In the remote savanna lowlands of Central Arnhem Land, Australia, Everlyn Mardi and Venicia Murray are on their lunch break. They are sitting in the shade beside a spring where a crocodile hides under its surface, Everlyn in a camping chair and Venicia cross-legged on the ground beside her. The women are wearing their dark blue work shirts with a red-and-yellow logo featuring a karrkkanj, a firebird, at the centre.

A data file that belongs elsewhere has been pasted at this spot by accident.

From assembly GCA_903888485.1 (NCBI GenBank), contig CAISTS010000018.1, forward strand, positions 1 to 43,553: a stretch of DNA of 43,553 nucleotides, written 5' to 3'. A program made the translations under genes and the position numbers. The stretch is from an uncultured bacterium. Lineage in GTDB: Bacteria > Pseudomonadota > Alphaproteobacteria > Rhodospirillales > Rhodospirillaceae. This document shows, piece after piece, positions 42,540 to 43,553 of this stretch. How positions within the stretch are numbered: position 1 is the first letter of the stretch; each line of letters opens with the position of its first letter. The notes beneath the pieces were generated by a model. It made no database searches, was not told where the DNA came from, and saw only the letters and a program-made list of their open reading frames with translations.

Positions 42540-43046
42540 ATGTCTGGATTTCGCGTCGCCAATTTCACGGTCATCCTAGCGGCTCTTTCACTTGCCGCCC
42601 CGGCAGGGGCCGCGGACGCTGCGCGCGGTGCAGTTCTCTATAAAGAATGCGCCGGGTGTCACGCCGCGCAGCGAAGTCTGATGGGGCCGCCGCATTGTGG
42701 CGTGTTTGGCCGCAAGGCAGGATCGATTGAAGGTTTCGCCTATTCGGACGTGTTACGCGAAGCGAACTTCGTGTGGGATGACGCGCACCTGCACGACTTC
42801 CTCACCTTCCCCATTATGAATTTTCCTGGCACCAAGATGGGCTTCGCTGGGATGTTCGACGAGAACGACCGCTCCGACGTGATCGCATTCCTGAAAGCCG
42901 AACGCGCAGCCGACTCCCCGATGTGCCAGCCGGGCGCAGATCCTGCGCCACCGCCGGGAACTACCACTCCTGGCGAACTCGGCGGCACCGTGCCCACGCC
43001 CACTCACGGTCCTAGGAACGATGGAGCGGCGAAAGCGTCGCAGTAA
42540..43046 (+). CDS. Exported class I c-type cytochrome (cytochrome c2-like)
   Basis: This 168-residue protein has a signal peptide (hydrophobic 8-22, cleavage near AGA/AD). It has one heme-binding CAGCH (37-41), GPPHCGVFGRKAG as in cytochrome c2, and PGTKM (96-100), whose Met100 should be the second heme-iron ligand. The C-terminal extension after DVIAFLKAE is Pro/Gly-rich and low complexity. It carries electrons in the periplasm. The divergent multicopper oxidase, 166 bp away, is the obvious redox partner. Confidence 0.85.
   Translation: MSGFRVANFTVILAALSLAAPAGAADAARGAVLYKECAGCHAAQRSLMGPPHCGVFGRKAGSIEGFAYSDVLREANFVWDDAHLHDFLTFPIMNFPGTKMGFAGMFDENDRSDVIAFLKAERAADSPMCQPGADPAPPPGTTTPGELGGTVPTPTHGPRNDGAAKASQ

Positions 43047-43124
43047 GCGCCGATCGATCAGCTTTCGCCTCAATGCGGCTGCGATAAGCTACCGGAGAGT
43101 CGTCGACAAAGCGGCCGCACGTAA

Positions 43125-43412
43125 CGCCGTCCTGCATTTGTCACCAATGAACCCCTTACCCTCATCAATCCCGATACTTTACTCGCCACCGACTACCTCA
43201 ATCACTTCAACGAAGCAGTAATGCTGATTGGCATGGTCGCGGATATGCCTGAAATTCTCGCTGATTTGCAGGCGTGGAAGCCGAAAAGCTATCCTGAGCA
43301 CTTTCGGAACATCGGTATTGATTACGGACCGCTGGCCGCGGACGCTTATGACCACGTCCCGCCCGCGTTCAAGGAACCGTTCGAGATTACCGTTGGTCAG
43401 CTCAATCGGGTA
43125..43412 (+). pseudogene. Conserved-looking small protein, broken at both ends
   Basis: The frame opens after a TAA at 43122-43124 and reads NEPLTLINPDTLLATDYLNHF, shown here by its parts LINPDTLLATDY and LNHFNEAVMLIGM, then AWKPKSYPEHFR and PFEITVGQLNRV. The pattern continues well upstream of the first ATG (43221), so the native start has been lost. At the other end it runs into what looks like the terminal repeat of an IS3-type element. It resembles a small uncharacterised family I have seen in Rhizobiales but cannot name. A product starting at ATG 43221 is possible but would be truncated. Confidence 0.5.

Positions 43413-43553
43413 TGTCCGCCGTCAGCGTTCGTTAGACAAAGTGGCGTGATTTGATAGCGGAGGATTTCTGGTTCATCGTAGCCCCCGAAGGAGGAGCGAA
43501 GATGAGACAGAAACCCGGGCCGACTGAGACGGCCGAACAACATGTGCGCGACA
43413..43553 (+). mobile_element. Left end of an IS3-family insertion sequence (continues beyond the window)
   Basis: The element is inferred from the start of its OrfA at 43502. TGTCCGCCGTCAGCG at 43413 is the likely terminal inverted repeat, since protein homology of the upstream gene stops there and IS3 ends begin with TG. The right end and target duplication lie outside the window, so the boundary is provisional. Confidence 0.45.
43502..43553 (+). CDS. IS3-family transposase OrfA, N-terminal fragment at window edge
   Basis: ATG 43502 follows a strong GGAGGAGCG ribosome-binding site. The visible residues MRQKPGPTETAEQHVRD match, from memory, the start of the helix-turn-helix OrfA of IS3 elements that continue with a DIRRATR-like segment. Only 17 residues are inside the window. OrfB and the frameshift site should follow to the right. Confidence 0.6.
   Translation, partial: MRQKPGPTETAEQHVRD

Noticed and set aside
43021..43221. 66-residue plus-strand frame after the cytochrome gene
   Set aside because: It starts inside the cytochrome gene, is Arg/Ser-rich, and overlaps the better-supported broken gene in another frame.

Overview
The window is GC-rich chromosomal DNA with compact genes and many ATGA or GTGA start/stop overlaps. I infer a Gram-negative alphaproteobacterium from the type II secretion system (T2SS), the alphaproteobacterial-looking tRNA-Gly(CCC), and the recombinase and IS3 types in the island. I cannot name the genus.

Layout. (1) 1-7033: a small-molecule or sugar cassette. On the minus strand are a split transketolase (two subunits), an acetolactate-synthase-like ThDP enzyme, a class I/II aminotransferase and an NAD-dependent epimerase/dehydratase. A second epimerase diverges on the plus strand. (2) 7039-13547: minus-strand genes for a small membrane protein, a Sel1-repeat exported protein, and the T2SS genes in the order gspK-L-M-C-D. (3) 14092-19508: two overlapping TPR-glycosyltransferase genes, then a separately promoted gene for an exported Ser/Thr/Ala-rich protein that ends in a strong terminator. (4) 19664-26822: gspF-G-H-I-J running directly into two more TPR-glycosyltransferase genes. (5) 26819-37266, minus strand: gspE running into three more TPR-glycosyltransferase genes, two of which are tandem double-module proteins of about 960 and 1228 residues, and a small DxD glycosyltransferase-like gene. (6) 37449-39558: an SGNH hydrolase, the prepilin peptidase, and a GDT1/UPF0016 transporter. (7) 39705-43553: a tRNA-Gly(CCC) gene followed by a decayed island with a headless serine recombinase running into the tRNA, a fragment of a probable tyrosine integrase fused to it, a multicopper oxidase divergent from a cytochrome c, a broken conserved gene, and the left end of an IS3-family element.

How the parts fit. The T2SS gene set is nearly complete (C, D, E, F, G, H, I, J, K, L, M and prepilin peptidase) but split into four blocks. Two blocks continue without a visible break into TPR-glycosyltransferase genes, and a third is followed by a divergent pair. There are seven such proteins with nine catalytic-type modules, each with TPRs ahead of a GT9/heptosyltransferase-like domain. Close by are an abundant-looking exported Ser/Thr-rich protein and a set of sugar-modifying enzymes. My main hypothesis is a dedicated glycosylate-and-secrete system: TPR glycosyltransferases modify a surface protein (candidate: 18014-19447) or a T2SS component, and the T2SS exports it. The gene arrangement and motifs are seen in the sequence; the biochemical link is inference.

Today, Everlyn and Venicia are at Barrapunta, or Emu Springs, about 700 kilometers (435 miles) by road from Darwin and 400 kilometers (250 miles) from the nearest regional town of Katherine. It’s the end of the wet season in Australia’s Top End and the land is drier than usual. Though the humid day holds the promise of a storm, it’s been another short wet season this year—meaning big wildfires might lie ahead for the dry season again.